12. 12. • • • • • • • • • However, the present regulatory framework available under Electronic Transfer Act (2005) and Branchless Banking Regulations (2008) promulgated by State Bank of Pakistan is based on 1‐to‐1 relationship. This offers a close system between a single bank and a single mobile operator required to develop their own payment solutions with low outreach possibility in terms of subscriber’s facilitation The requirement gave birth to an idea A model gathering Mobile Operators (Providing mcommerce application interface), Financial Banks (Providing Financial services), Consumer (End‐user utilizing m‐commerce services) and a TPS (A third party vendor performing integration of all entities). primary approach is to encourage Many‐to‐Many service delivery mechanism as opposed to One‐to‐One payment system Consumers belonging to any bank and mobile operator would have the freedom of managing their finances when and where they want. This means that all banks and mobile operators would be able to connect with each other resulting in a situation where any bank customer can access their accounts, transfer funds, and interact with all other bank customer using mobile connection.
  13. 13. Smart Phone requirement • • Global smartphone shipments were above 450 million in 2011, and are expected to reach one billion in 2016. Though smartphones adoption rates are soaring in the developed markets, the future growth in smartphone volumes is expected to be driven by the emerging markets.
  14. 14. Smart Phone in PAK • • • • • • future growth in smartphone volumes is expected to be driven by the emerging markets Pakistani market where varying estimates converge between five to six million smartphone users estimate is cast by Ericsson Pakistan which anticipates some 50 million smartphone users in Pakistan by 2016 Current mobile internet usage, which is reportedly growing despite high tariffs and laggard speeds on GPRS/EDGE networks According to PTA Chairman, mobile internet users crossed 15 million in June 2011 BR Research that every fourth Telenor customer is a mobile internet user Rural and semi-urban areas in the North are reported to have surprisingly high usage.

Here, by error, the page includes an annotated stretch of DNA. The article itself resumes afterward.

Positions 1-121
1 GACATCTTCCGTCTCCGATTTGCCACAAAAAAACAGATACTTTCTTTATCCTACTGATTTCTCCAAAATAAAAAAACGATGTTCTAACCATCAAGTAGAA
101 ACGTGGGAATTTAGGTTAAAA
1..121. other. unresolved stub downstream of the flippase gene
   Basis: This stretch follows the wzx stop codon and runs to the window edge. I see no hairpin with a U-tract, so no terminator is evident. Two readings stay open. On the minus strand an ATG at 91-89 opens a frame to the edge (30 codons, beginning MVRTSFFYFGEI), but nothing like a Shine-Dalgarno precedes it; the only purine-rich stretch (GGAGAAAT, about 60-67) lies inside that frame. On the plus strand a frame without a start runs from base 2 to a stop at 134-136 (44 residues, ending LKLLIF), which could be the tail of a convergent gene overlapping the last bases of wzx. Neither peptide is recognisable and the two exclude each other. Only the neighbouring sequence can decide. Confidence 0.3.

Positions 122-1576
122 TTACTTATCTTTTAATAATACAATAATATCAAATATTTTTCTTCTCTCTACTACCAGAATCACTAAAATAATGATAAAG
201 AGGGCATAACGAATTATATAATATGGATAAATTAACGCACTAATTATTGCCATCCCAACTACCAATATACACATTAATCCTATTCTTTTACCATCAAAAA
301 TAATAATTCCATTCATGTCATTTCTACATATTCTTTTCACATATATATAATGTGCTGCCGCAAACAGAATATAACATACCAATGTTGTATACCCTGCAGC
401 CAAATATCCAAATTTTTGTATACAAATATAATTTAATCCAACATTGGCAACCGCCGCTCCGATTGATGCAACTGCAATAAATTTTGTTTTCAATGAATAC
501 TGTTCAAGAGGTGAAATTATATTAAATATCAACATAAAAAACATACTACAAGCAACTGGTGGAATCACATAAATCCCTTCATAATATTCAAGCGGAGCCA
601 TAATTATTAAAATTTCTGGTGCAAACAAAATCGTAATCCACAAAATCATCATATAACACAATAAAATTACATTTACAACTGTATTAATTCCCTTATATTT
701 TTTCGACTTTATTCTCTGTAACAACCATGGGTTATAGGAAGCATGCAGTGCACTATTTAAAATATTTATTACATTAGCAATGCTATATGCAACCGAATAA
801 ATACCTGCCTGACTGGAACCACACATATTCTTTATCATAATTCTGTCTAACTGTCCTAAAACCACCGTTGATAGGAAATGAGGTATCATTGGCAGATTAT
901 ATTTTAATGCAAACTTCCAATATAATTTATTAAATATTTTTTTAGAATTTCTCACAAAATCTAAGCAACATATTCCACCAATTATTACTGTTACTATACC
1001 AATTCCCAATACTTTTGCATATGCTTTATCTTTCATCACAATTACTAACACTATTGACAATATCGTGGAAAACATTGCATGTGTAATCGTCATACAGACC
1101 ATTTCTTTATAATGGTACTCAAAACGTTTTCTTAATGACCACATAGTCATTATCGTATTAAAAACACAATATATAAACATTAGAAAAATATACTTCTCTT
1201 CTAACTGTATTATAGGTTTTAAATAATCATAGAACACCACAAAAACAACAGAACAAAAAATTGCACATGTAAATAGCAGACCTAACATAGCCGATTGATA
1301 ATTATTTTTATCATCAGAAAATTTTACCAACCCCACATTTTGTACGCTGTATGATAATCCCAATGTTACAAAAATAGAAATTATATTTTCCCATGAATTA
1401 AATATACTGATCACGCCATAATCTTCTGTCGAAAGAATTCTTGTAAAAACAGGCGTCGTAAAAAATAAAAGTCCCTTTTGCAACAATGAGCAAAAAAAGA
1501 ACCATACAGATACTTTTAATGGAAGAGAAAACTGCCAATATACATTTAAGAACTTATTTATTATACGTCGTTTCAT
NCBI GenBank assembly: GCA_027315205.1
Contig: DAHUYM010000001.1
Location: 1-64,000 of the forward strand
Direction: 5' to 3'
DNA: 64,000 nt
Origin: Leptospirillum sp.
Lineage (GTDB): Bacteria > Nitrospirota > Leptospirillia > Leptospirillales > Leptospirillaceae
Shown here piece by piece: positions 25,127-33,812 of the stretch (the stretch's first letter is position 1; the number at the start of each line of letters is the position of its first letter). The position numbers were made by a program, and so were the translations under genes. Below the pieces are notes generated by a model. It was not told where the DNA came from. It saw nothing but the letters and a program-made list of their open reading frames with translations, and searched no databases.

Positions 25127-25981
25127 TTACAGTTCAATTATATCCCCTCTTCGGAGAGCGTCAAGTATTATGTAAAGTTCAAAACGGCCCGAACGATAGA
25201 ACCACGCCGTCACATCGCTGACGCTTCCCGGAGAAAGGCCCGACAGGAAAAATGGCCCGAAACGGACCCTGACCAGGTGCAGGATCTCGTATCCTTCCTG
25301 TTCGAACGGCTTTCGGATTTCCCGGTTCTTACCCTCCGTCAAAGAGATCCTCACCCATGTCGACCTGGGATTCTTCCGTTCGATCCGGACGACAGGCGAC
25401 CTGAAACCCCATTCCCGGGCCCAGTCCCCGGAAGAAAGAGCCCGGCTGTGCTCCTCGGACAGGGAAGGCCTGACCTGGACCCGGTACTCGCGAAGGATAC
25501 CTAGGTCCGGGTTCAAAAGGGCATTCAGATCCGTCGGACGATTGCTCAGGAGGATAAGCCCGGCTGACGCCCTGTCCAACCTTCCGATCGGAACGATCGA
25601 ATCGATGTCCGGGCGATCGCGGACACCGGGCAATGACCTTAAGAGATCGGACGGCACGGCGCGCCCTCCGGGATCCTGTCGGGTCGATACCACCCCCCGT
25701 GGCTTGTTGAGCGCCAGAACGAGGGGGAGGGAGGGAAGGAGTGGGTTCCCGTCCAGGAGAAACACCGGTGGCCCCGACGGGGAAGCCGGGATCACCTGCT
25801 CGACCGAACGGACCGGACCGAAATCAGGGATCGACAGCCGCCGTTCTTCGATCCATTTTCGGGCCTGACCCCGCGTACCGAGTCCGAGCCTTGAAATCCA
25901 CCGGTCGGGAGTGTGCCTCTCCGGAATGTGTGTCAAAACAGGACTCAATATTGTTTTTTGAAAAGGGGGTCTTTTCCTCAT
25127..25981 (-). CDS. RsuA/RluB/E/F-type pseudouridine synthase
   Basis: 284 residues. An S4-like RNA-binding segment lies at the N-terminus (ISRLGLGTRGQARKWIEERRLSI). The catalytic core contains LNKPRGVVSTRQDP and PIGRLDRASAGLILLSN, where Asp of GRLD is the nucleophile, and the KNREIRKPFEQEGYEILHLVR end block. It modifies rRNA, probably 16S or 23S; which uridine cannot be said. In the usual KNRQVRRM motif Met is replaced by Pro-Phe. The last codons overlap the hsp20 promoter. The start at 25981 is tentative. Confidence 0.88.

15. 15. Internet usage on Mobile • According to a recent study conducted by the Boston Consulting Group (BCG) for Telenor group, wide-scale adoption of MFS by Pakistanis would decrease financial exclusion by 20 percent in 2020 (from 84 percent in 2011), thereby improving the financial inclusion to 41 percent by the year 2020, compared to 16 percent in 2011. • Boston Consulting Group (BCG) for Telenor group, highlighted that by 2020, 27 million Pakistani adults will hold saving accounts, 17 million additional customers will pay the utility bills through their mobiles
  16. 16. Mobile OS
  17. 17. Benefit for business Your Internet offerings are easier and more convenient to access You get considerable flexibility while conducting business Transaction and personnel costs are reduced due to widespread automation of back-office operations Field staff is more effective as they have flexible access to back-office data Improving productivity
  18. 18. Advantage Offers many payment options Push advertising, direct marketing More efficient and extensive service offered The Internet is going mobile
  19. 19. Conclusion • The core of m-commerce is the use of a terminal telephone, PDA, PC device and public mobile network to access information and conduct transactions that result in the transfer of value in exchange for information, services or goods Mobile Commerce refers to any transaction with monetary value that is conducted via a mobile telecommunications network.